Sure you said just fluffy, but did you ever imagine I could do this with your hair?
When I used to look through one of the various bird family books I knew and loved as a young'un, the cotingas were somewhere I was bound to stop. Cotingas are a diverse family of largely frugivorous birds from Central and South America. Don Roberson refers to them as the "birds-of-paradise of the New World", and while perhaps not quite so incredible as the original birds-of-paradise, cotingas are certainly up there (along with hummingbirds and pheasants) in terms of total drag-queen-esque gaudiness.
Preliminary phylogenetic analysis by Prum et al. (2000) divided the Cotingidae into four reasonably well-supported clades, though relationships within the clades were poorly supported. Prum et al. suggested that these clades be recognised as the subfamilies Tityrinae, Phytotominae, Rupicolinae and Cotinginae. A more recent analysis by Ohlson et al. (2007) effectively supported Phytotominae and Cotinginae, though the Rupicolinae of Prum et al. (2000) were polyphyletic. Authors differ on whether the Tityrinae should be included in the Cotingidae or not, and Ohlson et al. (2007) excluded them. It is with the Cotinginae (the "core cotingas" of Ohlson et al.) that I am concerned today.
The name "cotinga" is actually a rather inappropriate one. It comes from a native Amazon name for one of the species meaning "washed white" (Austin, 1961). Despite this, only a few species of cotinga are significantly white, including the bellbirds of the genus Procnias (male three-wattled bellbird, P. tricarunculata, at left from Encyclopaedia Brittanica). Bellbirds get their name from their bell-like call (a single "bock!" according to Don Roberson), which is reputedly one of the loudest sounds made by any bird. Ohlson et al. (2007) placed Procnias in a clade they referred to as the "canopy cotingas", which also includes (among others) Gymnoderus foetidus (the bare-necked fruitcrow) and Carpodectes nitidus (the all-white snowy cotinga). The genus Cotinga has traditionally been regarded as closely related to these genera, but Ohlson et al. were unable to confirm such a relationship.
Going by the results of Prum et al. (2000), the canopy cotingas probably also include Xipholena punicea, the pompadour cotinga (shown above in a picture from the Field Museum). This species received its common name from Jeane-Antoinette Poisson, Marquise de Pompadour, she of the gigantic and ridiculously ornate wigs. Among the exotic paraphernalia Madame de Pompadour incorporated into her stupendous wigs were whole birds, and the first described specimen of the red lavender-coloured pompadour cotinga was described from a shipment of bird skins captured by the British on its way to the Madame.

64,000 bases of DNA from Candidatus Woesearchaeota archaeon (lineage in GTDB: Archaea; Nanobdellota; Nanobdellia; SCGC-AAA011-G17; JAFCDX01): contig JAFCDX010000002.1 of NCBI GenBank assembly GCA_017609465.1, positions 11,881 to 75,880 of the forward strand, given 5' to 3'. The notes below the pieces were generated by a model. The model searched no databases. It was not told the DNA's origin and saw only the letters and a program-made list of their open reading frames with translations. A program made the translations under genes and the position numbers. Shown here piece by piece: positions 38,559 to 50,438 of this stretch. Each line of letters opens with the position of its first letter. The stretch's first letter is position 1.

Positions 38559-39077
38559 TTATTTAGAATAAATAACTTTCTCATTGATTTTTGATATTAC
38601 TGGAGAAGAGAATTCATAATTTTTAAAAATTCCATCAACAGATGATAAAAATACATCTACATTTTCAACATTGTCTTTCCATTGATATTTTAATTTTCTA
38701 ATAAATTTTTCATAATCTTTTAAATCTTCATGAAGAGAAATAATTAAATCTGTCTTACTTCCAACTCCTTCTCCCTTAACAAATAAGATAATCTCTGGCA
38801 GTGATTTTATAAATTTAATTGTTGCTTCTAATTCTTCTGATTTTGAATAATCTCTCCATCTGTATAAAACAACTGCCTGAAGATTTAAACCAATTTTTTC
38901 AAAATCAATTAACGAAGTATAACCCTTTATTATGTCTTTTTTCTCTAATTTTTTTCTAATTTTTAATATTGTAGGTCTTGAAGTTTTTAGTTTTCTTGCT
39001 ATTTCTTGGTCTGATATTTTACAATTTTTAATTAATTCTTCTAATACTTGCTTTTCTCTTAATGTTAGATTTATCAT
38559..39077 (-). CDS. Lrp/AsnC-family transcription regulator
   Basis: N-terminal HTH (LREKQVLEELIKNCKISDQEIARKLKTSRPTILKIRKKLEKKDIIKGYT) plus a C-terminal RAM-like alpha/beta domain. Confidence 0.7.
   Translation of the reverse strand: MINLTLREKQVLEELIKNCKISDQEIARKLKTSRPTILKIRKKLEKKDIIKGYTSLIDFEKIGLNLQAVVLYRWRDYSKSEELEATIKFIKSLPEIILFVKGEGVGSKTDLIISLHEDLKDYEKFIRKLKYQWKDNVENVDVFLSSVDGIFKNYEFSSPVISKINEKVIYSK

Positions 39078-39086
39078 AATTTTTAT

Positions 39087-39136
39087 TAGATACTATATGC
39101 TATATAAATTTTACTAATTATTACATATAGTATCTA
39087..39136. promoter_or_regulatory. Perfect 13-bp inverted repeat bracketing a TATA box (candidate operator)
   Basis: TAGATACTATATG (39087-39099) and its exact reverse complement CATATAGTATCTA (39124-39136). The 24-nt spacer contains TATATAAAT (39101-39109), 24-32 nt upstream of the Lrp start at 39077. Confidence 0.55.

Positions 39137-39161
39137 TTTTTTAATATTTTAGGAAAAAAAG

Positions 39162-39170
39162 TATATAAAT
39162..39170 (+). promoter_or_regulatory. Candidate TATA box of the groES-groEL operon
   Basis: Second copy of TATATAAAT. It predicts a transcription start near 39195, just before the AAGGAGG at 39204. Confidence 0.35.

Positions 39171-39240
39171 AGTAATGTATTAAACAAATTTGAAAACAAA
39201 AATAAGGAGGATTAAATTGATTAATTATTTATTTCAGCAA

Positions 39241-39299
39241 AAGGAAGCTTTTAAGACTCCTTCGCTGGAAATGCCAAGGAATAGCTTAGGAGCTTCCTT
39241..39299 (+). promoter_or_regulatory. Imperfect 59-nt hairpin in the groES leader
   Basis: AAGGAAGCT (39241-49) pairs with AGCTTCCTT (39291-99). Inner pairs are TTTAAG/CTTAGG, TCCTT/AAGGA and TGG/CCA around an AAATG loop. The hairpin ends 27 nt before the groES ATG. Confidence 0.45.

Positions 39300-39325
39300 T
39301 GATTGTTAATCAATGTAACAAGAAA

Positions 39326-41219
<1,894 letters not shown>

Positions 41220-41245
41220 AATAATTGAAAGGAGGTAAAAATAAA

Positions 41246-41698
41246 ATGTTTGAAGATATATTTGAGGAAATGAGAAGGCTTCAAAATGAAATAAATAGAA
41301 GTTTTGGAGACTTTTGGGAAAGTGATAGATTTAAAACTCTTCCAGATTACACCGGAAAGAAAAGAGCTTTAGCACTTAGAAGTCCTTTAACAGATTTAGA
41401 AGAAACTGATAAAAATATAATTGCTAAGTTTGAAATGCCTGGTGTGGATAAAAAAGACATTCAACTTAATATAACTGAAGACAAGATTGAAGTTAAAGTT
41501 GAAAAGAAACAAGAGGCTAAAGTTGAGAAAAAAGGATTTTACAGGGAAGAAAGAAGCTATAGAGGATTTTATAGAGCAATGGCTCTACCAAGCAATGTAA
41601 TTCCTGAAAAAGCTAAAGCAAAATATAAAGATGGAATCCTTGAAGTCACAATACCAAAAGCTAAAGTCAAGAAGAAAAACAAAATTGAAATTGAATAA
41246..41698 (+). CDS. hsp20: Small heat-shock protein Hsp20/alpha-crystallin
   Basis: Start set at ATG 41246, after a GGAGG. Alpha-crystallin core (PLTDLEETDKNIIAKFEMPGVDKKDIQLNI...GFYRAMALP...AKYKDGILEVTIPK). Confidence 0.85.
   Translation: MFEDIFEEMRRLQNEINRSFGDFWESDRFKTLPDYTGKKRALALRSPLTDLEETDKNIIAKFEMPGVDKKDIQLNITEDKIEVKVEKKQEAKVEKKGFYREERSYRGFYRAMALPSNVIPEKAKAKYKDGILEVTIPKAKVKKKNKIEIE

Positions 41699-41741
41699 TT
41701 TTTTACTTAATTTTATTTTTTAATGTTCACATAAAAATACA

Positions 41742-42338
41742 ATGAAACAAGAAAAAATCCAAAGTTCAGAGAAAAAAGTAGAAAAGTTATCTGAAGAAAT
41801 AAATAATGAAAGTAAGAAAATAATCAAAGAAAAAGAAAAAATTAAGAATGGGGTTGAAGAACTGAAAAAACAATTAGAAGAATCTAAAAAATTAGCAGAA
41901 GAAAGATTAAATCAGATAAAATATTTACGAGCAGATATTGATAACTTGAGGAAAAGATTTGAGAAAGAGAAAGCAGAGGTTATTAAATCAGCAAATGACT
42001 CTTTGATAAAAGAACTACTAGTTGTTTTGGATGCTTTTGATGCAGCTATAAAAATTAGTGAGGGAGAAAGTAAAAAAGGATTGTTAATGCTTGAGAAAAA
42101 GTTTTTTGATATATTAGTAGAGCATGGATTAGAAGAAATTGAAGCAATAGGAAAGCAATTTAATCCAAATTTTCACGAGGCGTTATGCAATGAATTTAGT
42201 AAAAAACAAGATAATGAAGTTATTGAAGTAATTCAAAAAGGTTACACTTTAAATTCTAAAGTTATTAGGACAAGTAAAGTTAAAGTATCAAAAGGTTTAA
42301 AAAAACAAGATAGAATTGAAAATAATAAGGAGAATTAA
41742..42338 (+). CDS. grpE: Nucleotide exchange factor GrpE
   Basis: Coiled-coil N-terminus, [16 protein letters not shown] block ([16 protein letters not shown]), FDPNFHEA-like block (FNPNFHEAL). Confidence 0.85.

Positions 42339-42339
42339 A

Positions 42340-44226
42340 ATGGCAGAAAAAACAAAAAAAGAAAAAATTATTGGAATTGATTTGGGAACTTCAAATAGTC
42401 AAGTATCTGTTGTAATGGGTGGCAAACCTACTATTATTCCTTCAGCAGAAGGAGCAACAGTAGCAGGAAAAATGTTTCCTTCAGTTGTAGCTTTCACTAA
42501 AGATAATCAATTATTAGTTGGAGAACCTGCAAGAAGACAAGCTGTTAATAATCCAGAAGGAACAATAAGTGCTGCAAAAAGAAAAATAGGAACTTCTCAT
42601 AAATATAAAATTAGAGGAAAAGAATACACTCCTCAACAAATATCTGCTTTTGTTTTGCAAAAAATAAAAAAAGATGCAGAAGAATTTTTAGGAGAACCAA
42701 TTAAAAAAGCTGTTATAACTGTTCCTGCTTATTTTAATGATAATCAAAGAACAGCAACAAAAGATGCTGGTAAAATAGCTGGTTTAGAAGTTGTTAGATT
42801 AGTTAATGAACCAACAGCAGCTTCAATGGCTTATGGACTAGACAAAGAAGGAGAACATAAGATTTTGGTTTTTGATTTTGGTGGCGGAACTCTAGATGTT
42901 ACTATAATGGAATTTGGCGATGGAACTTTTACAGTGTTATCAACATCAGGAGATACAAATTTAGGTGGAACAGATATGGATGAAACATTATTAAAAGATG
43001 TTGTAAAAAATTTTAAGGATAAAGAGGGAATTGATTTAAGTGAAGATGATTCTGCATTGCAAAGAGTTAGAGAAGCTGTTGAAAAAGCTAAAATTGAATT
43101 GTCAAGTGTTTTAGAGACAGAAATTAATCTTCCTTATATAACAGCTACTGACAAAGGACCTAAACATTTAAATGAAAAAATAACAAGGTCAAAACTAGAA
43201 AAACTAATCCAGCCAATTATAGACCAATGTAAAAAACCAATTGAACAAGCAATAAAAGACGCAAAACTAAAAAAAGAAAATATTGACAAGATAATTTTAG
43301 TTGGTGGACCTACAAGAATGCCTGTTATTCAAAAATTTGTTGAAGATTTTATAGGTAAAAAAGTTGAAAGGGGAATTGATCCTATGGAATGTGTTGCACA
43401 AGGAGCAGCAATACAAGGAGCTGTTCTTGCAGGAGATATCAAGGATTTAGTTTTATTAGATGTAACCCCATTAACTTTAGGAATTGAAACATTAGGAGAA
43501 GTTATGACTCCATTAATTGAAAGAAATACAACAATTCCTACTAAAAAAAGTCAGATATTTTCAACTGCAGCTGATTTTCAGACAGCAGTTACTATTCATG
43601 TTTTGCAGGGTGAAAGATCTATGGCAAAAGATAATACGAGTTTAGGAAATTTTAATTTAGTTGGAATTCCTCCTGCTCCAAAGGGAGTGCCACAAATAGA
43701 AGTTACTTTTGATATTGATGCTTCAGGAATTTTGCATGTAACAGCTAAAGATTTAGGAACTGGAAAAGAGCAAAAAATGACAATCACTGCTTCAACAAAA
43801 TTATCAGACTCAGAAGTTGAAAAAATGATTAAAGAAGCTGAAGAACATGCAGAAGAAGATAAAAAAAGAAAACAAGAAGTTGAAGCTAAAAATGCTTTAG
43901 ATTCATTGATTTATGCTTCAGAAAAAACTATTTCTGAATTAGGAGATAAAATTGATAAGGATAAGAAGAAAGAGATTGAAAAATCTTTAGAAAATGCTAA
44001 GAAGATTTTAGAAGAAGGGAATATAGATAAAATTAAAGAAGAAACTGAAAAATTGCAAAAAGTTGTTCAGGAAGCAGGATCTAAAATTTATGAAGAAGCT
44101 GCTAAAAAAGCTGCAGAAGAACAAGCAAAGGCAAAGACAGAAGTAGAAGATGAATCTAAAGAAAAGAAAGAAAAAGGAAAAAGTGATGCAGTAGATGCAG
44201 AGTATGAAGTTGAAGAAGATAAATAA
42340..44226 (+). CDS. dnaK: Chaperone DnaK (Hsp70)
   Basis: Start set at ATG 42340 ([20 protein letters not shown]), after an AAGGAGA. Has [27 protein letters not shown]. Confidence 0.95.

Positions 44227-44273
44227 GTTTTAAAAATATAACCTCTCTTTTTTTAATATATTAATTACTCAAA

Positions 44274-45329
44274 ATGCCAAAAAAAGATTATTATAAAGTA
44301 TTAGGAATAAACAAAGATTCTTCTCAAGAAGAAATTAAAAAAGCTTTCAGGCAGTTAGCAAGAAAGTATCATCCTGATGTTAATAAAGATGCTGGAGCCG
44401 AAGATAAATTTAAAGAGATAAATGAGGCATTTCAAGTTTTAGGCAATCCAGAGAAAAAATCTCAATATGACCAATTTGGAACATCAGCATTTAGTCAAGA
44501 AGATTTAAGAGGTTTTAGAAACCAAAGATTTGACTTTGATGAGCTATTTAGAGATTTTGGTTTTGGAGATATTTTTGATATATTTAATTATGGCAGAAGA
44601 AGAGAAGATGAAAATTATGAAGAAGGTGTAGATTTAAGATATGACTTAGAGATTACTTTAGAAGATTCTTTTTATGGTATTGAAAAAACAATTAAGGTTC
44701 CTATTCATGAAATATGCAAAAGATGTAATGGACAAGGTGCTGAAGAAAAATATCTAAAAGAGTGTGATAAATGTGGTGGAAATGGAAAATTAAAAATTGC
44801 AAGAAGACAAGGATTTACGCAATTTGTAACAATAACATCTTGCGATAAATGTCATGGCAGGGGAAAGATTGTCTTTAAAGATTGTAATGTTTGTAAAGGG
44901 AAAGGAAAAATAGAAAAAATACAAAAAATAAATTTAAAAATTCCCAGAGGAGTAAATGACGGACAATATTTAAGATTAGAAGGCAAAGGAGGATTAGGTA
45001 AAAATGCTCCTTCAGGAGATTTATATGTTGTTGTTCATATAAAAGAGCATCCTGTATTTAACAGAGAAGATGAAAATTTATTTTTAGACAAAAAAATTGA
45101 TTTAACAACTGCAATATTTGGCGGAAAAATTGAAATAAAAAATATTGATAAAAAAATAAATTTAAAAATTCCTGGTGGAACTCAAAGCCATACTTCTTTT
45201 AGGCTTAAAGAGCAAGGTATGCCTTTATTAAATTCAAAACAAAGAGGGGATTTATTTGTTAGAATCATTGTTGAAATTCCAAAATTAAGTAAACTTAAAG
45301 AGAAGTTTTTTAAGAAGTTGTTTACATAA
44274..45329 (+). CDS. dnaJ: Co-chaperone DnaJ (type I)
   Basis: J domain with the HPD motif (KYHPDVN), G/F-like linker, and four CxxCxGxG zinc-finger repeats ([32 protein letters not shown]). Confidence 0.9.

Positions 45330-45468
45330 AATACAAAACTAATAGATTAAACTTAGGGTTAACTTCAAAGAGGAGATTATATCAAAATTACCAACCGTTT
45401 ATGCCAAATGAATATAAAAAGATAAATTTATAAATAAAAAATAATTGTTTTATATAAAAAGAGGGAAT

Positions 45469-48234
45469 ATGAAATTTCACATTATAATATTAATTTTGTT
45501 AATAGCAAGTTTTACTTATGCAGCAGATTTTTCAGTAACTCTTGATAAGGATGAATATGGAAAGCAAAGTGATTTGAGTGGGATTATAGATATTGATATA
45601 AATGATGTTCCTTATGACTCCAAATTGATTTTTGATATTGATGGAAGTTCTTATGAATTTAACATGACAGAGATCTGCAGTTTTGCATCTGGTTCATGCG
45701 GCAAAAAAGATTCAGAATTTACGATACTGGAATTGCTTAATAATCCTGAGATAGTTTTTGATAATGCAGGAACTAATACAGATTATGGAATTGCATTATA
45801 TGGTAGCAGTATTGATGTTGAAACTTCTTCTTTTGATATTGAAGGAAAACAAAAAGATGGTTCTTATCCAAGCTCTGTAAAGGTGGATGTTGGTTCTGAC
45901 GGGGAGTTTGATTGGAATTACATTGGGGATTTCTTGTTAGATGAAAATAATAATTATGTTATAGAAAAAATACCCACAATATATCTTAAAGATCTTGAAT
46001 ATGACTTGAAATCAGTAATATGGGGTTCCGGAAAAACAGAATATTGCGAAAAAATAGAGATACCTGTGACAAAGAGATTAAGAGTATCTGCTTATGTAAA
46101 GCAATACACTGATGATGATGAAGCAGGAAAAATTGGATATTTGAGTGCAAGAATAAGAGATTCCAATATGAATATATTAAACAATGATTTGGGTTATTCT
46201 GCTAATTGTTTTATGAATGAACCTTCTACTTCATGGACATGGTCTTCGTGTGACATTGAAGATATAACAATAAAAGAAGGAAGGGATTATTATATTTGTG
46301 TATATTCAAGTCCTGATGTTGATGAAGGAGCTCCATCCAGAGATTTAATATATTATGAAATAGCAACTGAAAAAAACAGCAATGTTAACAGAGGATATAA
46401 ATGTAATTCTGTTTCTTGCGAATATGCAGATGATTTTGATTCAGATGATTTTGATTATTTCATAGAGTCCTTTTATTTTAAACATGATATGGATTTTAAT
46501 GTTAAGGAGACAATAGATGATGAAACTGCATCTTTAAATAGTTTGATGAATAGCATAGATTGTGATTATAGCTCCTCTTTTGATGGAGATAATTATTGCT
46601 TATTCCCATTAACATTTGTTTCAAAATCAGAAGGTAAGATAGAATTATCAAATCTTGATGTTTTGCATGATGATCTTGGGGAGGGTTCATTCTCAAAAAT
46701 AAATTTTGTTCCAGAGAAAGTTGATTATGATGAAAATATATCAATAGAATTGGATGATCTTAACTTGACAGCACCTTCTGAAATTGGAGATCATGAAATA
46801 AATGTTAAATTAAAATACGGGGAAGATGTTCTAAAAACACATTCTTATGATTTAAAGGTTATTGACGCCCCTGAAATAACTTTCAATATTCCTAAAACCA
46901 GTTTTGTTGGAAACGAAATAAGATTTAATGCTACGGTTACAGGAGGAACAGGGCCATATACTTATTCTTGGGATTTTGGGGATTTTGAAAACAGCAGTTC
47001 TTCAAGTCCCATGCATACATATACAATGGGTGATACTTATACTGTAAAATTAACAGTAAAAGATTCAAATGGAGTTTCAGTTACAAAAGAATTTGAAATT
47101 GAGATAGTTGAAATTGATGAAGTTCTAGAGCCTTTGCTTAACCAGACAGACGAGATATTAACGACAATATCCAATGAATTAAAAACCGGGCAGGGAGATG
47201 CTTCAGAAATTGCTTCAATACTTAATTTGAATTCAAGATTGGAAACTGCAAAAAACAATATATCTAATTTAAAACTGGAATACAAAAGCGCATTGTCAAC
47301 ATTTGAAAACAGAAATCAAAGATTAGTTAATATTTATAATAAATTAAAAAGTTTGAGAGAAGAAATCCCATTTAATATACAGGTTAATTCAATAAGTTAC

The two groups of pihas are quite dull-coloured birds, though the screaming piha (Lipaugus vociferans) makes up in volume what it lacks in colour. All pihas were once included in a single genus Lipaugus, but Prum (2001) showed that the two species of Snowornis were not closely related to the other pihas.
Finally, the fruitcrows include the largest of the cotingas. Many of the fruitcrows and the Lipaugus pihas are lek breeders (the fruitcrow genus Querula are monogamous with nest helpers, while the breeding habits of Snowornis pihas are largely unknown but have not been observed to include lekking). The best-known of the fruitcrows are undoubtedly the spectacular umbrellabirds of the genus Cephalopterus with their bouffant hair-dos and long, hanging throat sacs (shown at the top of this post in a photo from BirdQuest). But just as notable is the calfbird (Perissocephalus tricolor), whose cow-like call is accompanied by a strange movement of stretching the neck, puffing the feathers around the head and tottering precariously on the legs. See for yourself!
Austin, O. L., Jr. 1961. Birds of the World: A survey of the twenty-seven orders and one hundred and fifty-five families. Paul Hamlyn: London.
Ohlson, J. I., R. O. Prum & P. G. P. Ericson. 2007. A molecular phylogeny of the cotingas (Aves: Cotingidae). Molecular Phylogenetics and Evolution 42 (1): 25-37.
Prum, R. O. 2001. A new genus for the Andean green pihas (Cotingidae). Ibis 143: 307-309.
Prum, R. O., N. H. Rice, J. A. Mobley & W. W. Dimmick. 2000. A preliminary phylogenetic hypothesis for the cotingas (Cotingidae) based on mitochondrial DNA. Auk 117 (1): 236-241.
Bioplastic from weaver's broom
1 day ago in Doc Madhattan